We hear a lot about gratitude these days. But when we hear experts telling us we should be teaching our children gratitude, what does this actually mean? And how do we actually go about teaching children gratitude beyond saying thank you anyway?
As a parent who is concerned that children in the Western world seem to have it all these days, I can’t help thinking that teaching children gratitude is more important than ever, and it’s something that I try and do in my own way with our daughter, and I also try to practise it myself.
So with that said, I have author Deborah Salazar Shapiro, whose gorgeous, inspiring and heartwarming new children’s book The Magical Mindful Day teaches the importance of a society based on the principles of love, respect, kindness, and compassion, inspired by her family’s life in exile in Mexico after a bomb detonated next to her childhood home.
Within a few years, she was left with a fractured family, with only her, the youngest of four, and her mother returning to their homeland. At the young age of eight, Salazar Shapiro knew she wanted to dedicate her life to easing the pain and suffering of others, later choosing psychotherapy as her future course of study.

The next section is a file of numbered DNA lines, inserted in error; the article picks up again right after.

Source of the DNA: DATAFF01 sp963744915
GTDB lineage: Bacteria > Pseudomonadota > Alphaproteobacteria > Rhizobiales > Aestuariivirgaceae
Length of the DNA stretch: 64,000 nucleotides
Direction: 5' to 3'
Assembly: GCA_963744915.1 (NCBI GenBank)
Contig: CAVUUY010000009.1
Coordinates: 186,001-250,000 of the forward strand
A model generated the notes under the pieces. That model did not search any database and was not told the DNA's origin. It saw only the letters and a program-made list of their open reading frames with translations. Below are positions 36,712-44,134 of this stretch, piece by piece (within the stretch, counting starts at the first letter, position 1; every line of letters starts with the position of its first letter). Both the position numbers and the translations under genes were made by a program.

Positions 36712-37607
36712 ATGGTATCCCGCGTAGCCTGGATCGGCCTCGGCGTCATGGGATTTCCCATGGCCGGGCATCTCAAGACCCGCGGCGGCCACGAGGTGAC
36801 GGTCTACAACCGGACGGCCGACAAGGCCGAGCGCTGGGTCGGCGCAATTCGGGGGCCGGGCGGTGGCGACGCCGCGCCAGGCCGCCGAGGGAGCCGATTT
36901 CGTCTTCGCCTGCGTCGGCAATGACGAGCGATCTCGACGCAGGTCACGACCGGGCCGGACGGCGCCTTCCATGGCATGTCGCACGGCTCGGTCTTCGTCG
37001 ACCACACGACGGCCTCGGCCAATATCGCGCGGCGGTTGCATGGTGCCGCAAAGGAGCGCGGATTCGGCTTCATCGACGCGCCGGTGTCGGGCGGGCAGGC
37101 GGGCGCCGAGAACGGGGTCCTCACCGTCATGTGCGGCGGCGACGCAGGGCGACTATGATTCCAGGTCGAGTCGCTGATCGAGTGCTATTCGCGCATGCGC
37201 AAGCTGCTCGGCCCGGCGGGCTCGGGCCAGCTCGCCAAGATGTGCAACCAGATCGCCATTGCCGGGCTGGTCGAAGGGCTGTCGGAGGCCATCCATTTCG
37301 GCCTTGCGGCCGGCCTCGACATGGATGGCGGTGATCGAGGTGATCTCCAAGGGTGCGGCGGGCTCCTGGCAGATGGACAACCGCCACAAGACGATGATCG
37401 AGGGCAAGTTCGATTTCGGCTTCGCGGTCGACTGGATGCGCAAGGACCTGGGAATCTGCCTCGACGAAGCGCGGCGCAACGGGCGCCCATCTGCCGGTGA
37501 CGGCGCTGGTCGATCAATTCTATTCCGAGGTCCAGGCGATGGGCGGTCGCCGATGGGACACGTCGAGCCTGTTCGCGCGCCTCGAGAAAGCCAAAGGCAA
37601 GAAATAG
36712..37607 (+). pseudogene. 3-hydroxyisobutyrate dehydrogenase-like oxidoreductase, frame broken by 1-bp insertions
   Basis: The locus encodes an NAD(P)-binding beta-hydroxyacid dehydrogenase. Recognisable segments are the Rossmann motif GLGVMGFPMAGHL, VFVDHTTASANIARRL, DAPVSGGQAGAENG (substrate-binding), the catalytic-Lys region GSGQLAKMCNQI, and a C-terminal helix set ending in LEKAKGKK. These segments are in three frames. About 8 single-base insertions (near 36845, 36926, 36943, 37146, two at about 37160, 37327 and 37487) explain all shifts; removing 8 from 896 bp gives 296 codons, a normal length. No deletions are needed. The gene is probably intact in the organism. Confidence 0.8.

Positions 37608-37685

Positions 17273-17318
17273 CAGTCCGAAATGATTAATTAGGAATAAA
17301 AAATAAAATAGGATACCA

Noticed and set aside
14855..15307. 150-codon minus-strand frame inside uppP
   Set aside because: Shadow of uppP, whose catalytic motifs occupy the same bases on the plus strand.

These experiences have culminated in the production of The Magical Mindful Day in which Salazar Shapiro combines mindfulness and heart-based practices to teach children mindfulness. Deborah strongly believes that if children are taught mindfulness, loving-friendliness and compassion at a young age, they can be our hope for a society based on the same, and I’m totally with her on that.
Why is teaching our children gratitude beyond saying “thank you” so important?
Gratitude is defined in the dictionary as “a strong feeling of appreciation to someone or something for what the person has done to help you.” Gratitude makes us feel good and do good things for others. If you are the recipient of an act of kindness or generosity, it can motivate you to do the same for others in the future. Gratitude is a social emotion; fostering it in children can lead to benefits for the greater good.
Why has there been such an interest in practising gratitude lately?